None of that would have flown, so what’s supposedly different now? If it’s not information I’ve made publicly available to everyone, if it’s not something I’ve freely discussed with you, and if it’s not a criminal conviction in a field relevant to my prospective job description, then it’s not something you have the right to learn about me.

I might personally be tempted – if I were in that situation, and before I told them just how very off they could fuck – to ask some prying questions of my own, to help me decide whether I really want to enter into a contract with this company. Maybe a close look at its financial records, an analysis of any tax loopholes employed, details of executives’ pay as compared to both company performance and median salaries… that kind of thing.

But of course, these are large corporate entities we’re talking about, and I’m an unemployed worker. It’s clear where the power lies in such relationships these days.

Postscript: Did you know that, before the internet, people often had quite wide nets of occasional acquaintances, and would socialise casually with numerous people, rather than remaining largely isolated or sticking to a small bunch of like-minded allies? I know, right? Crazy times.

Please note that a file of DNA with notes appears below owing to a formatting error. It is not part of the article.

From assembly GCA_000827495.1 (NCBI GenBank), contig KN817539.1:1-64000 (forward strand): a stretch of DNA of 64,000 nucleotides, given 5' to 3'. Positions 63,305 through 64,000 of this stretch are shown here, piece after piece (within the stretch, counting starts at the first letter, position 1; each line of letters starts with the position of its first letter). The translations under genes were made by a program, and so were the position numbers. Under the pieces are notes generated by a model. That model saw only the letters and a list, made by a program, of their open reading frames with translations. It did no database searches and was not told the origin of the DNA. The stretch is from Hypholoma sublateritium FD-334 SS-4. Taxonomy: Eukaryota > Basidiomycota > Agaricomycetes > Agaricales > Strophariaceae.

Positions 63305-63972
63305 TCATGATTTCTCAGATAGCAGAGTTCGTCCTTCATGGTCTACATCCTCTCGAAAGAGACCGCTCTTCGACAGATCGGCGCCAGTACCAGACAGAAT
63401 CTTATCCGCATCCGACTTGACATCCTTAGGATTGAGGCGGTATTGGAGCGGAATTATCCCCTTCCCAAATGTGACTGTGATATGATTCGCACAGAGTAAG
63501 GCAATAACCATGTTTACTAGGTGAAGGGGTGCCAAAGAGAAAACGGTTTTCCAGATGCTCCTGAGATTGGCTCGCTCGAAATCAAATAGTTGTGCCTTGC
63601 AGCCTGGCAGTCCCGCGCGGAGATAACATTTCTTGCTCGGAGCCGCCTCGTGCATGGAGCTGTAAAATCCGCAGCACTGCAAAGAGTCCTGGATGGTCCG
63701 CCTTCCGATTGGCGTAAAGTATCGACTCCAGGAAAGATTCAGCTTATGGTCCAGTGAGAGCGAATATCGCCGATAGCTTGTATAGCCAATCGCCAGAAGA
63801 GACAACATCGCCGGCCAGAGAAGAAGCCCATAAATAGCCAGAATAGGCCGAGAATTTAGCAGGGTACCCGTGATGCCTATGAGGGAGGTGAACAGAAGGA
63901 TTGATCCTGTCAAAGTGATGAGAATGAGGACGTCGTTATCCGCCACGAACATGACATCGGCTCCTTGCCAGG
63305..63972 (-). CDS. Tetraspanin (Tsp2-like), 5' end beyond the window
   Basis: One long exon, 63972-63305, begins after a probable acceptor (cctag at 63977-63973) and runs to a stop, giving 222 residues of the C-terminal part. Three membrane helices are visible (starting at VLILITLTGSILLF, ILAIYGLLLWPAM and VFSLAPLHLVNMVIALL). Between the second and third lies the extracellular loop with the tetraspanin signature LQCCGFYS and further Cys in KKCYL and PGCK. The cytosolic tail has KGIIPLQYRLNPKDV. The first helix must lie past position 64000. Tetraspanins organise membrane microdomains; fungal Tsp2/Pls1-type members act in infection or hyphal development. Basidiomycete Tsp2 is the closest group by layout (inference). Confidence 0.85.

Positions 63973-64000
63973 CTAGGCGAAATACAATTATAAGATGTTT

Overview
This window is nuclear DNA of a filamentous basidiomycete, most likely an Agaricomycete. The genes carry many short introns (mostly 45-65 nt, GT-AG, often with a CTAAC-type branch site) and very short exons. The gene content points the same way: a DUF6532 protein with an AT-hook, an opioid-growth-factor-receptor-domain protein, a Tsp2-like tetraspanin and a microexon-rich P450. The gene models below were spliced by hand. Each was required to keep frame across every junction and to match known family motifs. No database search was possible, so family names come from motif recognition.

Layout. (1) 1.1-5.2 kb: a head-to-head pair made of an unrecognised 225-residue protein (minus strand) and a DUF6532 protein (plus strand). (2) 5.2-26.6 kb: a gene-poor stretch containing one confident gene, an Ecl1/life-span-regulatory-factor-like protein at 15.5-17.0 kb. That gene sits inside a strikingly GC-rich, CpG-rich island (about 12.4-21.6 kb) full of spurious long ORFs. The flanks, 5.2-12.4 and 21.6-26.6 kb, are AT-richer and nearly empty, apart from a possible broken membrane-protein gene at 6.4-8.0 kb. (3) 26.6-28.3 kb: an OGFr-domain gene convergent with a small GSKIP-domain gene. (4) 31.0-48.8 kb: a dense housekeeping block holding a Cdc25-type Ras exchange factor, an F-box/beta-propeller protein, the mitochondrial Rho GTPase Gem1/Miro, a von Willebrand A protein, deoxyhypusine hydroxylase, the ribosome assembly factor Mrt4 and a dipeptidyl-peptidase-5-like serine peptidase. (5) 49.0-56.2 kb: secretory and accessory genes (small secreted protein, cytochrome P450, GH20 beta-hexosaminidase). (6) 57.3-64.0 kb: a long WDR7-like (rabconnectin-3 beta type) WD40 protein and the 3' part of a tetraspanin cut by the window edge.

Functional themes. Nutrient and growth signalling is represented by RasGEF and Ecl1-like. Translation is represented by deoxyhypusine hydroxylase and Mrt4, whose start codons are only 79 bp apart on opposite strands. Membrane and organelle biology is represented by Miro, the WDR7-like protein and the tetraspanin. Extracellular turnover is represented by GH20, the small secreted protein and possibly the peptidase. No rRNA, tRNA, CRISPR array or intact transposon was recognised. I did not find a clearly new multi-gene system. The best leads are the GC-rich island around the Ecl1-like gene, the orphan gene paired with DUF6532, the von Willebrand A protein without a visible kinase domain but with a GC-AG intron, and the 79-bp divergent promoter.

Well, maybe not so crazy. If you’re a regular reader or commenter here, let’s be PALS (Personal Associates of Low-level Sincerity). Drop me a line on Facebook letting me know who you are, and let’s broaden those social horizons a little.


(Note: This is an experiment in alpha testing phase. I may get bored of you at any moment, without warning, and go back to just using social media to talk to my actual friends. Nothing personal.)

Read Full Post »

%d bloggers like this: